ACOM Seminar - Investigating Atmospheric Contribution of Primary and Secondary Organic Pollutants from Mobile Sources

Investigating the atmospheric contribution of primary and secondary organic pollutants from mobile sources: a little bit of this (measurements) and a little bit of that (modeling)

Shantanu Jathar
Colorado State University

Over the past two years, my research group in collaboration with a few others at Colorado State University has been studying gas and particle-phase organic pollutants from energy and combustion sources. In this talk, I will focus on our work on primary emissions, photochemical production, and atmospheric and environmental properties of organic aerosol (OA) and isocyanic acid (HNCO) from diesel engines. We have leveraged laboratory experiments, chemistry-thermodynamic models and chemical transport models to investigate the role of a suite of engine (e.g., load, fuel, aftertreatment) and atmospheric variables (e.g., dilution, photochemistry). During my talk, I will defend the following key findings:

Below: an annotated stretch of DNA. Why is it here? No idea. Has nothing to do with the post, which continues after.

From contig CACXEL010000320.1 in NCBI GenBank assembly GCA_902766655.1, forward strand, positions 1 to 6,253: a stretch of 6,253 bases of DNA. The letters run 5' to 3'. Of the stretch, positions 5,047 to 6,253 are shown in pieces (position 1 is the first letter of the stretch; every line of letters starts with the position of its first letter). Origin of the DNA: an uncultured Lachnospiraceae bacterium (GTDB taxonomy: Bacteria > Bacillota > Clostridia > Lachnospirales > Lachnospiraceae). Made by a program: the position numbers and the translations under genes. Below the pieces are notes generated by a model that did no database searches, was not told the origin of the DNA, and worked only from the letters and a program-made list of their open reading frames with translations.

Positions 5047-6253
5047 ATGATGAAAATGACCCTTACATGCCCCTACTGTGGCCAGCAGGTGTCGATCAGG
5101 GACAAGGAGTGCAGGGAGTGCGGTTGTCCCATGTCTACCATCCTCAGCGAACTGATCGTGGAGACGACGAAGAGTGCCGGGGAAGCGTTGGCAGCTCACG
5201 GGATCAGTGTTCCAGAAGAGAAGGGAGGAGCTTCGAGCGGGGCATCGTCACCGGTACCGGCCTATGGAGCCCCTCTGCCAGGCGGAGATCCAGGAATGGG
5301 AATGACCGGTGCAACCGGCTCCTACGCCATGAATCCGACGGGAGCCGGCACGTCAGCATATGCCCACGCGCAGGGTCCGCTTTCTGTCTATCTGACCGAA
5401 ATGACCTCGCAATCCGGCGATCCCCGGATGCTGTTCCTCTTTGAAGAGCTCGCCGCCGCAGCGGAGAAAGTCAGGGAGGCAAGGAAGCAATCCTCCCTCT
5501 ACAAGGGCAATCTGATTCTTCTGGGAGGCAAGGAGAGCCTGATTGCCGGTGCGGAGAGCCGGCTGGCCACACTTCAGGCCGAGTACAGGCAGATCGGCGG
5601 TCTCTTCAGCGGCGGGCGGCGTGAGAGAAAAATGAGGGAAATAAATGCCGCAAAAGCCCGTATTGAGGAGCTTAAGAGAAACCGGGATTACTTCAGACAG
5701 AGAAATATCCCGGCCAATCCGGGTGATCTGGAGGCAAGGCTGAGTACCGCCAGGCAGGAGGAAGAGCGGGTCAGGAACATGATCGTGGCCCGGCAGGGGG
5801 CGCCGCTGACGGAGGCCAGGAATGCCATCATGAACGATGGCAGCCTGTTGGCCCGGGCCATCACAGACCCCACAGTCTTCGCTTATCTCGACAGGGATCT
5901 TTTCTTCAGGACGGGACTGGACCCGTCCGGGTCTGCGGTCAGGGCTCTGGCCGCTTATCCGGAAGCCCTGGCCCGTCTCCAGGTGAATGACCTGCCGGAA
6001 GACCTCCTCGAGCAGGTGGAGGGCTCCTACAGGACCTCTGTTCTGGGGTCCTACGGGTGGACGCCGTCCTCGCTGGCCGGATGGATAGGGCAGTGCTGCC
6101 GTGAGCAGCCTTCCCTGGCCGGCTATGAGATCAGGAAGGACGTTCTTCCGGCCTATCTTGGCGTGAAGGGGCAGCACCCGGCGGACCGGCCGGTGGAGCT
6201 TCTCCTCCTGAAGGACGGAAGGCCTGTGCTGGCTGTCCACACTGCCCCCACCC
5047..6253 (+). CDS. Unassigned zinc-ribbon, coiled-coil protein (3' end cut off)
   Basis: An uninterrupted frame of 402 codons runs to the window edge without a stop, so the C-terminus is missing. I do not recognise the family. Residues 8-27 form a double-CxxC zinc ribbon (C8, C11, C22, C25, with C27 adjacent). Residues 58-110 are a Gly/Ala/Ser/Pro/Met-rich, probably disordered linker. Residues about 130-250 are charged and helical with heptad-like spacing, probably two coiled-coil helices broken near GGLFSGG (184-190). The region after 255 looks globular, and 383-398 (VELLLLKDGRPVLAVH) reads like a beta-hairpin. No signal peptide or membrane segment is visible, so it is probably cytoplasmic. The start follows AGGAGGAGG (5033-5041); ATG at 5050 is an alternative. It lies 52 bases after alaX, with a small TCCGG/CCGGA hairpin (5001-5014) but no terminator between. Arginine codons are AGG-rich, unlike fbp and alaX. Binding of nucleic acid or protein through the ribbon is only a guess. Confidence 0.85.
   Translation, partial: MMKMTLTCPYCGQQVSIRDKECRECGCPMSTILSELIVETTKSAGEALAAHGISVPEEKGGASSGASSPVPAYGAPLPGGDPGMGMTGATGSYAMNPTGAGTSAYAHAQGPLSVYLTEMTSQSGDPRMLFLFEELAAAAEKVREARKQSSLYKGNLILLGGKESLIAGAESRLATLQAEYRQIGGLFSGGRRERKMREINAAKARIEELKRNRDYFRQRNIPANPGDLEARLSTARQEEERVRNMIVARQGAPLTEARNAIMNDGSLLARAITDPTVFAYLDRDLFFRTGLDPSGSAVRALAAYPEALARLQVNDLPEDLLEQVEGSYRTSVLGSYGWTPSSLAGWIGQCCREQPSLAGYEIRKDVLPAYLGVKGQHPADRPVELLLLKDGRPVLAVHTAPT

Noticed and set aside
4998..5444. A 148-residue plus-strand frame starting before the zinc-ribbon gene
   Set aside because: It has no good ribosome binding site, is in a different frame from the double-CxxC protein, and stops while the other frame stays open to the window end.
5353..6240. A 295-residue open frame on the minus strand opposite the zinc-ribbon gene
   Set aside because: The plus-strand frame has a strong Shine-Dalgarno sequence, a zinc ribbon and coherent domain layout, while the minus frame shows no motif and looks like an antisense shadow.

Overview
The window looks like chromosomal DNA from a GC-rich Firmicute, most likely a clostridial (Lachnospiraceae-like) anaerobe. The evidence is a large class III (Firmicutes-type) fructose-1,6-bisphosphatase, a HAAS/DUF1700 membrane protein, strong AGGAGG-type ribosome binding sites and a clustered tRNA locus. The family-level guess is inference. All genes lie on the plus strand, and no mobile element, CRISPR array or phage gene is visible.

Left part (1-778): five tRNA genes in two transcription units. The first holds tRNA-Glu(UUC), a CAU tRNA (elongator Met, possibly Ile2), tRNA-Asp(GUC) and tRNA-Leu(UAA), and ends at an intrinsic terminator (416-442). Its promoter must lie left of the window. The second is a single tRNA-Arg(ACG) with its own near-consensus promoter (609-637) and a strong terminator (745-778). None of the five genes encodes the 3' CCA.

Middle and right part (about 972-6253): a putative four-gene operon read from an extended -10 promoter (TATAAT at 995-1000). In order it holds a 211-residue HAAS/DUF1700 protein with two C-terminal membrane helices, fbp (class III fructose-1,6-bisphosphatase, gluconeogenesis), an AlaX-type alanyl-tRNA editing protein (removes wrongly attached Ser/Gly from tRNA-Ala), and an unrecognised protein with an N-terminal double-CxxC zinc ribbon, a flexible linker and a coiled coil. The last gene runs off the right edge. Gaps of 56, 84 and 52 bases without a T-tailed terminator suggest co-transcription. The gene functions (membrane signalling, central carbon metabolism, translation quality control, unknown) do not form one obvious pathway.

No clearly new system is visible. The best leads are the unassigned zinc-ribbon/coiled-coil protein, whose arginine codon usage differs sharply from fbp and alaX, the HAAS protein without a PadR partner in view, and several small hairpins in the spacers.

(1) Gas/particle partitioning behavior of primary organic aerosol (POA) emissions from diesel engines is insensitive to engine load, fuel and aftertreatment and the reactive oxygen species potential (proxy for toxicity) of particle emissions from diesel engines is linked to the semi-volatile portion of POA.

  (2) Photochemical production of secondary organic aerosol (SOA) from diesel exhaust is a factor of 10 higher than tailpipe emissions of POA at idle-like conditions, regardless of the presence of an aftertreatment system and the majority of the SOA mass can be linked to emissions of high molecular weight organic precursors that are typically not included in models.

  (3) Diesel engines (but none of the aftertreatment systems) emit HNCO and precursors of HNCO and diesel sources are responsible for at least half of the HNCO found in urban environments (the other half might be from gasoline vehicles).

(4) Gasoline sources are the single most important source and single-ring aromatics found in gasoline fuel are the single most important precursor of OA in urban environments.

I will finish with a discussion on the uncertainties in my analysis and the implications for future work.




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Tuesday, November 15, 2016 - 3:30pm to 4:30pm